But from seeking inspiration from the life and times of (the fictitious) Leon Kokakiewicz for ‘Leon’, three years later the collective opt to seek their inspiration now from… wait for it… Charles Babbage’s early 19th century innovations of an automatic mechanical calculator designed to tabulate polynomial functions. As if you needed me to tell you, we are of course discussing the “difference engine”.

Maybe this was the logical next step for The Beat Freaks, maybe it wasn’t, who’s to say? Either way, it’s pretty difficult to argue with the results wherever Starkiewicz and company opt to seek their inspiration.

The tracklist for ‘Stay Calm’ really seems to take the theme even further however with strong connotations of the compulsory need to look forward to a bold and bright future, but perhaps still being fearful of what that future holds. Tracks like ‘First Steps on a Lonely Planet’, ‘Memories From an old Town’ and perhaps the self-referential numbers ‘Difference Engine’ and ‘Steampunk’; the latter of which in of itself calls upon the retro-futuristic science fiction fantasy element of technology and design inspired by 19th-century steam-powered machinery.

There’s something really fascinating about the way this whole project unfolds, like the story within the story.

And of course, there’s the music itself: ‘Work At Heights’ dictates a great pace throughout with Starkiewicz’s guitar riffs, the relatively short ‘Chasing Olivier’ packs in so much energy, aided largely through Tomasz Licak’s screaming saxophone, while ‘Tree of Infinity’ soars through the playfulness of its composition.

As frequent live performers – having graced stages at Jazz na BOK-u 2018, the Hanza Jazz Festival in 2017, as well as Copenhagen’s Christiania Jazz Club and various venues around Poland – The Beat Freaks seem to constantly thrive under the pressure of a new challenge with the stakes rising for each new project. Whether their muses lead them to fictitious personalities, innovations of mechanical calculations or the scoring of the silent movie ‘Zamoyski’, with great intrigue we wait to see what The Beat Freaks will do next.

Imran Mirza

Stay Calm Tour 2020:
MAR 19 Sopot, Poland
MAR 20 Włocławek, Poland
MAR 21 Olsztyn, Poland
MAR 22 Szczecin, Poland
APR 23 Kraków, Poland
APR 24 Łódź, Poland
APR 25 Warsaw, Poland
APR 26 Staszów, Poland
APR 27 Skawina, Poland

Ihsan Al Munzer ‘Belly Dance Disco’ 2LP/CD (BBE Music) 2/5

Originally released in 1979, “Belly Dance Disco” is Lebanese keyboardist / composer / arranger Ihsan Al-Munzer’s first solo album. It has been re-issued as the first in the series of records titled “Middle Eastern Heavens” on the BBE Music label, curated by Beirut born DJ, Ernesto Chahoud.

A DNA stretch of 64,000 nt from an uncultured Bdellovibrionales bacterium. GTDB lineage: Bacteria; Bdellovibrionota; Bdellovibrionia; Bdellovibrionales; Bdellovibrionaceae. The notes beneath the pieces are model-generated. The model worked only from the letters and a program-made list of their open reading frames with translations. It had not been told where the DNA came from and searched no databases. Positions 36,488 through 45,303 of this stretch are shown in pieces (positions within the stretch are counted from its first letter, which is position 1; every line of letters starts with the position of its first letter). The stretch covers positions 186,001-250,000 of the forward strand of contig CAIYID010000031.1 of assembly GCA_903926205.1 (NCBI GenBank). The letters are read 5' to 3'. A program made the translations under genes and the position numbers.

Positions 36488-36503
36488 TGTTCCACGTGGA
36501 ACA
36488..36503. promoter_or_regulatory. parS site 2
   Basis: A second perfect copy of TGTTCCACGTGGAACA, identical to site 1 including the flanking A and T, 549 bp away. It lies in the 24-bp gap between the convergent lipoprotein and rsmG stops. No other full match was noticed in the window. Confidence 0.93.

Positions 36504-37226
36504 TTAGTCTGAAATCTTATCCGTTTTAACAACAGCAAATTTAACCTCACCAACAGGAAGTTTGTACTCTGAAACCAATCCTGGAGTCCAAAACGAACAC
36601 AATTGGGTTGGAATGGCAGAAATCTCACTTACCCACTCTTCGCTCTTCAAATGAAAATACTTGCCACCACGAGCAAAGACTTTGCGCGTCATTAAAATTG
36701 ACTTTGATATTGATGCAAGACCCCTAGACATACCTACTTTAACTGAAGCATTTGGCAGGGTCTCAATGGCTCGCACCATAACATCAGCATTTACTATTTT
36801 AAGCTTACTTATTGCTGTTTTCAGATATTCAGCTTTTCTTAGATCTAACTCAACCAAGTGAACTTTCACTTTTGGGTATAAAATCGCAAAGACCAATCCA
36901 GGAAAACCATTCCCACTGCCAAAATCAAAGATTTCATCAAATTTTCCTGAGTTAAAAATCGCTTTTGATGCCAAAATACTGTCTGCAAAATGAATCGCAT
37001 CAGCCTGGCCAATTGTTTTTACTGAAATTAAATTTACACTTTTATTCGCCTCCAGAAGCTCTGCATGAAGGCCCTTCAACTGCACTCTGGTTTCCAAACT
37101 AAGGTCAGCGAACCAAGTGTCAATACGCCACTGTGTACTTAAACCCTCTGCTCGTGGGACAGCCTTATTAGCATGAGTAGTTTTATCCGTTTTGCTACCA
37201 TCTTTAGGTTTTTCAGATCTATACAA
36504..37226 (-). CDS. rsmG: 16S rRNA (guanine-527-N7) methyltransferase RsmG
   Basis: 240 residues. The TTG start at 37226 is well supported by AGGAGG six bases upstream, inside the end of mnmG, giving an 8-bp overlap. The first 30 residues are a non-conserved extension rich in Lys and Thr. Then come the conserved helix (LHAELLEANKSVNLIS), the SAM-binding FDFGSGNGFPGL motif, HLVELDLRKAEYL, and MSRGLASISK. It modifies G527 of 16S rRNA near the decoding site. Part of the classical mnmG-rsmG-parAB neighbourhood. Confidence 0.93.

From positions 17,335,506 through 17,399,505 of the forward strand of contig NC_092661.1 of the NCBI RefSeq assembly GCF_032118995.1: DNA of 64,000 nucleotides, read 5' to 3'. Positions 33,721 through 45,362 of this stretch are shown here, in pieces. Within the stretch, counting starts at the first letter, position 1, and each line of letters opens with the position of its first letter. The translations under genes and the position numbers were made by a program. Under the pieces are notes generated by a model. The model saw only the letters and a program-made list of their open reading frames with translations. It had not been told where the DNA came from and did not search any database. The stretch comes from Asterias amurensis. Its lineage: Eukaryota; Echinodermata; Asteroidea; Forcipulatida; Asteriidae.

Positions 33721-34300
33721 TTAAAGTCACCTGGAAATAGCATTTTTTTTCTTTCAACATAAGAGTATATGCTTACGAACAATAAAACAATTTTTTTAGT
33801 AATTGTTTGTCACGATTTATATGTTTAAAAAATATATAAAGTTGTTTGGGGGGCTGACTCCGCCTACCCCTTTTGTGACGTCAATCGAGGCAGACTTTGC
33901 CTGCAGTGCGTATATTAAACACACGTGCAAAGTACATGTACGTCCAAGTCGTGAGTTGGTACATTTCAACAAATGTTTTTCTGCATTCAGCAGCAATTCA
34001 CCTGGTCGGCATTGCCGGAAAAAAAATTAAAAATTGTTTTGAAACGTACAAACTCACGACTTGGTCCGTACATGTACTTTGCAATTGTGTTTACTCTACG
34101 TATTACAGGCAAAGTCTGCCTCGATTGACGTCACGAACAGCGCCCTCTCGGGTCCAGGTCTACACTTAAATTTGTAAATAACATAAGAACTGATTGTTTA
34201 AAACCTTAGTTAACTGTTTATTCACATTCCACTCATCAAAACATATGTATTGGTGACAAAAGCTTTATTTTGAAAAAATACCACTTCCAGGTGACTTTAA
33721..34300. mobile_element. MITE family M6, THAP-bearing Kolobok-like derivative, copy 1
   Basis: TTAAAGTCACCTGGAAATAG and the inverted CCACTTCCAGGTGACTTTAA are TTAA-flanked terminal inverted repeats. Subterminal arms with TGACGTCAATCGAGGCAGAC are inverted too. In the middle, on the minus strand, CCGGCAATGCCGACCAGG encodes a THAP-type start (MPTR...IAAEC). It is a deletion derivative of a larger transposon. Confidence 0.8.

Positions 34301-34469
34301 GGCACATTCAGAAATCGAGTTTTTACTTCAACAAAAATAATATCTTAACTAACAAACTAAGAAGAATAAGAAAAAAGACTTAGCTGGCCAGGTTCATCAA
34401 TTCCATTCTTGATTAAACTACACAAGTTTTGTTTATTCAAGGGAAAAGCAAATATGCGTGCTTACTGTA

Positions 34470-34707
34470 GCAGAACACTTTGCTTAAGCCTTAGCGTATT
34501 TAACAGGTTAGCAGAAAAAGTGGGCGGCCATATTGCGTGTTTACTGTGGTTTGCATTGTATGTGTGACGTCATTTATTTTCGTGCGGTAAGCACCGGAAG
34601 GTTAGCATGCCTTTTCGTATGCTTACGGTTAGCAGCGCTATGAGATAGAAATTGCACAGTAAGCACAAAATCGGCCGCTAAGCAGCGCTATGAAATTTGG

Let’s start with the sleeve. It features a smiling blonde bikini-clad lady standing slightly awkwardly on a sandy beach in front of the sun-kissed surf and holding, also slightly awkwardly, an acoustic guitar. My kitschy sensors are tingling already!

The album is a fusion of international contemporary sounds and Middle Eastern music. Al-Munzer says “I wanted to put a mixture of European beat with Arabic percussion, but I made the European rhythm and harmony very easy to listen to for the Arabic ear – soft and understandable”. So what does that sound like? I’d pitch it somewhere between 70s synth-pop, easy listening, disco-lite and belly dance. It’s a heady mix ripe for plunder by samplers to bring that exotic edge to your hip-hop and dance tunes. A sample from “The Joy Of Lina” does feature on a Mos Def track from a while back.

“Girls Of Iskandariah” has a melody line delivered by layers of synthesiser and synthetic string sounds with heavily reverberated percussion and an innocuous Latin disco bassline. “Night Entertainer” brings some restrained funk guitar into the soundscape. “The Joy Of Lina” and “Dance Of Tenderness” are sonically and rhythmically more interesting as the western influences are reined in a little. “Jamileh” is musically direct and the most successful fusion of the foreign sound and Middle Eastern feel.

Unfortunately, the quality drops off severely for the second half of this album, particularly “A New Candle”, which is convoluted and a tad boring with its melody mostly blagged from Happy Birthday. “Once A Year” has a promising soul intro but lapses into synth-laden easy listening. “A Flower Of My Imagination” is similar but more uptempo with Latin drum machine rhythms. The last tracks, “Love Of Laura” and especially the immediate and funky “A Night At The Station” are a big improvement.

Obviously, this is great fun but does it offer anything more than novelty or as part of a sample source library? Well, yes, it does. In parts. Tunes like “Jamileh”, “The Joy Of Lina” and “Dance Of Tenderness” are imaginative and exciting. They have bags of charm and would spice up a compilation record or a DJ setlist. However, the standard of the songs here is variable and the weaker tunes can’t really maintain the momentum provided by the better tracks.

Kevin Ward

In Interview: Byron Wallen

Byron Wallen on ‘Portrait: Reflections on Belonging’.

“…people need a creative outlet, they need to have a creative way of expressing themselves, they need a way of feeling like they belong. That’s why this album was called “…Reflections on Belonging.”
-Byron Wallen

Read the full interview here